Adam Lallana is the true returning hero for England, not Jack Wilshere

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Adam Lallana and Jack Wilshere are both back in the England fold.

England’s eternal quest for footballing salvation picked up pace this week.

The thought of the recalled Jack Wilshere donning the jersey once again helped ignite senses dulled by decades of disappointment.

Supporters, used to the exasperating sight of Jordan Henderson and Eric Dier playing like pygmies when a midfield giant is required, all cherish memories of a boy wonder who tore through Barcelona’s Xavi and Andres Iniesta in 2011.

They embrace thoughts of not seeing as vibrant a breakthrough in the engine room since Paul Gascoigne all the way back at World Cup 1990.

Hope is in short supply when it comes to England – and recollections of what Wilshere promised provide it in spades.

Yet as with all things related to the Three Lions, reality provides unwelcome deflation.

After years of injury that chipped steadily away at his ability, Wilshere’s last cap came when given the entire second half to avoid disgrace and damnation against Iceland at Euro 2016. He, along with manager Roy Hodgson, duly sunk without trace.

When taken in isolation, a return of two assists and one goal in the 2017/18 Premier League hardly inspires.

It is evidence that a once-great talent has suffered insurmountable arrested development.

Characteristic penny-pinching, alone, from manager Arsene Wenger does not account for the 25-per-cent pay cut offered to extend his rapidly expiring Arsenal contract.

Move beyond the Wilshere wonderment and a figure of greater contemporary importance is now under Gareth Southgate’s supervision at St George’s Park.

Someone for whom thoughts of creative expression and notable influence are not as sepia tinged.

Adam Lallana’s 2017/18 is best remembered so far for a red card when the red mist descended during a reserves run-out for Liverpool against Tottenham.

A long-term thigh injury picked up during pre-season has restricted him to just 214 minutes of action in the Premier League. This stunted run includes just one start in January 1’s 2-1 win at Burnley, and no goals or assists.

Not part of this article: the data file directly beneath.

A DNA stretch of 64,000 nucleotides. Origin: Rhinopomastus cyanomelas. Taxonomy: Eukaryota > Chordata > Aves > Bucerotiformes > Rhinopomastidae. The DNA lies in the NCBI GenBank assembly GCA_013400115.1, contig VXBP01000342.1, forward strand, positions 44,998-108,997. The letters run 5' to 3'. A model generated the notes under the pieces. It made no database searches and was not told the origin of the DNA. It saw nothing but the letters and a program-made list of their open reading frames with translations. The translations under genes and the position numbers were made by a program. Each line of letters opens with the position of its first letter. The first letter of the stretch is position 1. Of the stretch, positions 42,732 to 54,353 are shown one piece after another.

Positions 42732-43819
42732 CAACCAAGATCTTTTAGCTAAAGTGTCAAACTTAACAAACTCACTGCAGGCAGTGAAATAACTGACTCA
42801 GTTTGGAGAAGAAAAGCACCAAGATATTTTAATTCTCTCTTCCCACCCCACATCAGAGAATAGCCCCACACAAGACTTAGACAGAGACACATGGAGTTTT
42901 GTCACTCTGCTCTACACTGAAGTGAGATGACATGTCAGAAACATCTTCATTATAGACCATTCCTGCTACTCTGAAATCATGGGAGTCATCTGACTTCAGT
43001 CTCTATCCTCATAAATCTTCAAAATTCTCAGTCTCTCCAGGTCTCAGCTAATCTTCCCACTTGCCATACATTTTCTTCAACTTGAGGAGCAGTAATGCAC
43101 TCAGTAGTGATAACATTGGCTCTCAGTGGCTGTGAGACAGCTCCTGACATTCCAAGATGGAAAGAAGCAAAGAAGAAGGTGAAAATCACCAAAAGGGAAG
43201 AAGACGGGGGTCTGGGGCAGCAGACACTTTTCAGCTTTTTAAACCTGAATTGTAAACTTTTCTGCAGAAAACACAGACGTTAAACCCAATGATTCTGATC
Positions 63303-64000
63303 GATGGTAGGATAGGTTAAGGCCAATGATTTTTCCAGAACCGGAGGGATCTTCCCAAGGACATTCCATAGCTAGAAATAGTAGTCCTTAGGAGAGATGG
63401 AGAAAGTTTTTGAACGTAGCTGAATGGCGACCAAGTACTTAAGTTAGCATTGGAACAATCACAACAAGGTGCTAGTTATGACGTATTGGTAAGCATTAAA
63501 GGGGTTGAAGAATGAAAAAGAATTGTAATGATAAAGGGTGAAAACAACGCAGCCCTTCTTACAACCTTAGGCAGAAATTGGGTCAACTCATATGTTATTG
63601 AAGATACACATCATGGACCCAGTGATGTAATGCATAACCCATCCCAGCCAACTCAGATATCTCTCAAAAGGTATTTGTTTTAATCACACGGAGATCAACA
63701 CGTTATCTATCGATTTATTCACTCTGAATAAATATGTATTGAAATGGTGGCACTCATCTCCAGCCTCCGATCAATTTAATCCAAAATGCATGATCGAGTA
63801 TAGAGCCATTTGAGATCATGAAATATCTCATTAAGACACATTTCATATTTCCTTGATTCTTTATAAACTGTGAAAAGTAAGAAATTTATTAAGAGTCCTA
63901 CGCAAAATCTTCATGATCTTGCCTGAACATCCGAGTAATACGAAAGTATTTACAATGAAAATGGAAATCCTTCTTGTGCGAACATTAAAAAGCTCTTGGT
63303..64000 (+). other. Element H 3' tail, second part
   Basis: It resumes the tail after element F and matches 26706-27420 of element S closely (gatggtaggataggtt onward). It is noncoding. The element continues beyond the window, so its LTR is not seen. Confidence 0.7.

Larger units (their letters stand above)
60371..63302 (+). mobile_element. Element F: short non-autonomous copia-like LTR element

Not exactly auspicious signs for what lies ahead with the tournament in Russia looming large.

But 2016’s England Player of the Year remains the key figure for this summer. No one within the ranks can spark imaginations like him.

With his last cap coming in a 3-2 defeat to France last June, it’s imperative that minutes are logged on Friday in the Netherlands and on Tuesday versus Italy.

We are talking about a conductor that when fit in recent years troubled World Cup holders Germany and struck against Spain.

The decision to substitute him for the final 30 minutes of the last group game at Euro 2016 against Slovakia saw a slovenly England labour to a draw that killed all momentum. He staggeringly then sat out the Iceland debacle – unlike Wilshere.

A delightful 2016/17 saw a top-flight career-best seven assists and eight goals notched for Liverpool.

Critically, Lallana has that intangible ability to ‘make a team tick’. His dynamism out of possession and rapier ability to cut through teams on the counter-attack makes him the embodiment of Jurgen Klopp’s ‘gegenpress’.

It cannot just be coincidence that his unavailability has led the German to tune down his trademark approach this term.

Lallana also possesses the rare propensity among his compatriots to appear at ease on the international stage.

This is not something that can be said of Dier or Henderson. Even luminaries such as former club-mate and Liverpool icon Steven Gerrard, or Manchester United’s revered Paul Scholes.

These next seven days will give England an insight into what they’ve missed. And it will not be Wilshere.

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